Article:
Farmer Focus – John Farrington

No one wants to talk about the recent weather over the last 5-6 months, in summary it has been bloody awful and relentless for farmers and non-farmers alike and I expect most farm records have all been smashed for the wrong reasons. The topic and the big consequences that farmers have endured and suffered has certainly been one way to get people feeling pretty down, with plenty of stress and worry added into the job. 

It has been good to get off farm and visit a couple of other farms over the last month or so; I visited David White and Ben Martin in Cambridgeshire and Regen Ben in Herefordshire.  It was great to get off farm for the day with a change of scene and see what others are up to.  You always come back with ideas, possible improvements you can implement and confidence that others are making it work, so crack on and have a go. It is great for your mind to have a break from the home farm and chat to others, so I encourage you to all get off your own farm for a day, whether that be visiting another farmer or spending the day with the family, it will lift your spirits.    

With our sheep enterprise we are part of a beef and sheep grazing group and we hosted the Southwest late winter farm walk. (it certainly wasn’t early spring!!) We are only coming into our 3rd season with sheep on the farm, so it was great to show some more experienced minds what we get up to and get some external feedback. The day was led by James Daniel, from Precision Grazing, who has been brilliant in helping my brother, Charlie, get the sheep enterprise set up.  There were plenty of interesting discussions in the shed (to keep dry) and then out in the field visiting herbal leys, cover crops, arable reversion and ewes in a field of muddy turnips. We took a lot away from the day and found it very useful.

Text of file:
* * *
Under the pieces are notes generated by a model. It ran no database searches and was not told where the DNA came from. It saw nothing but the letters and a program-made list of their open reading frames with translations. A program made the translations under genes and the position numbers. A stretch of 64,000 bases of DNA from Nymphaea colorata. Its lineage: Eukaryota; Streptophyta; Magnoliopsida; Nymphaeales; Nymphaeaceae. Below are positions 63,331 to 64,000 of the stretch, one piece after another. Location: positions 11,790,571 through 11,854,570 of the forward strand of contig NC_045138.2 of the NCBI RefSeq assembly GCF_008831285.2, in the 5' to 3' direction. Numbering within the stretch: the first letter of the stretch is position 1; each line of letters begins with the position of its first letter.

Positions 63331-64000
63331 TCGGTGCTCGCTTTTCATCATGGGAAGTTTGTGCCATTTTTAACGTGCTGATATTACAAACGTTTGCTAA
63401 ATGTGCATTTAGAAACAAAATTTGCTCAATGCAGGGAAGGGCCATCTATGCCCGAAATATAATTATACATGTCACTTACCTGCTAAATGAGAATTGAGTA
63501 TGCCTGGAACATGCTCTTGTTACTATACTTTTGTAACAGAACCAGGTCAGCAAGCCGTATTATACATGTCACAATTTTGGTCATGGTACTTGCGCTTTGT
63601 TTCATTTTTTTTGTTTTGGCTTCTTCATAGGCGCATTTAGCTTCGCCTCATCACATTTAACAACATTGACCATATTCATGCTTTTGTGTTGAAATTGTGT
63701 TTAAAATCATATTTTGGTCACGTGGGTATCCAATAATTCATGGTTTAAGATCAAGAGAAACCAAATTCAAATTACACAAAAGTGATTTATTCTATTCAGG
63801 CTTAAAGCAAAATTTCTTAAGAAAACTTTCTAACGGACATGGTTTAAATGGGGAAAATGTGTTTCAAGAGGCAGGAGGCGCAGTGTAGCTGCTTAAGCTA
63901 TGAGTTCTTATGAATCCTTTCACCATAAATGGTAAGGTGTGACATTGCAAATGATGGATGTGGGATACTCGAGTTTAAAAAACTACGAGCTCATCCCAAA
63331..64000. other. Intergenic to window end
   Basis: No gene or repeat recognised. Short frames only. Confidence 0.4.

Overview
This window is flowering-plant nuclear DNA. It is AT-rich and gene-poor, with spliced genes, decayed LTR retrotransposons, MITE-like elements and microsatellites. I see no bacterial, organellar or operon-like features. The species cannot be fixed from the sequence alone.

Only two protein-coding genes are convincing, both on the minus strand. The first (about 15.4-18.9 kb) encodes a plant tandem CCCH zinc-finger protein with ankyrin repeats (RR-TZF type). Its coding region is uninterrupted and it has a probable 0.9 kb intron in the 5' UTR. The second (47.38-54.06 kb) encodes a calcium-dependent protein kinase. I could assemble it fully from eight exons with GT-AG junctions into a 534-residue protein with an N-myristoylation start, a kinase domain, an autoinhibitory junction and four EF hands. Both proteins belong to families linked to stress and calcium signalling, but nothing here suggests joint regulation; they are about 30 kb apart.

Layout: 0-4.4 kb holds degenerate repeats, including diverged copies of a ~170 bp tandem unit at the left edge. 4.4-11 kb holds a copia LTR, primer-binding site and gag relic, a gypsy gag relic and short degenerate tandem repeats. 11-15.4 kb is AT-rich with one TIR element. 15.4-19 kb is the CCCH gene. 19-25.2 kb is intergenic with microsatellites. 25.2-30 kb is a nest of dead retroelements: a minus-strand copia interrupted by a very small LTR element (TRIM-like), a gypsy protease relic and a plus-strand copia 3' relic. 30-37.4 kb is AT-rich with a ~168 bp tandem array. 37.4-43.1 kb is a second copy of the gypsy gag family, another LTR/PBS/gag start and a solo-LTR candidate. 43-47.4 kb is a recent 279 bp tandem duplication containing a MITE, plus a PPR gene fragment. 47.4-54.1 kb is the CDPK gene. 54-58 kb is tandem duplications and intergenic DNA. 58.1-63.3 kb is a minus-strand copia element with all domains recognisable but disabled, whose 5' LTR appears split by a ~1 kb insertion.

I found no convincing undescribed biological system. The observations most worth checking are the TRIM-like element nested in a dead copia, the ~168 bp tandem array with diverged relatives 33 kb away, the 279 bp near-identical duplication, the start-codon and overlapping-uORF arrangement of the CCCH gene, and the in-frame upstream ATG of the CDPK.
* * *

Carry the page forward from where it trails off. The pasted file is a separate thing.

Top of picture 6th March, Bottom of picture 22nd January after sheep grazing, taken from same spot.

We have started a straw for muck arrangement with a neighbour, he bales and hauls the straw behind the combine at harvest, we then put 2 tractors and trailers on when he is clearing out the sheds during the winter, he loads with his handler. There is no money changing hands, but they are roughly counting bales into the cattle shed when bedding up.  It has worked well so far, even though it has been very wet we have not made too much mess considering the rainfall… One trailer is on flotation tyres and the other is on super singles. One hardly leaves a mark and the other leaves a nice rut when loaded (this trailer is borrowed) so amazing to see the benefit of flotations.

It will be spread on growing wheat (all of which has been grazed during Jan/Feb) if the ground conditions allow and the rest will be going on in front of maize. We have had the FYM analysed and now just working out the rates per Ha. A good load or two an acre should do!! 

The wheat is generally ok after the horrendous weather, some heavier areas and odd headlands of fields have not survived and will need to be dealt with in the spring. Grazing the wheat has been closely managed with the sheep moving every 2-3 days so they don’t make a mess…..other than one Sunday evening when a storm and heavy rain came through!!  I thought someone had been out with the plough overnight when we checked them Monday 7am. You would not be able to spot that area from the rest of the field now. See pictures. This is not our normal practice; it will be a good on farm trial.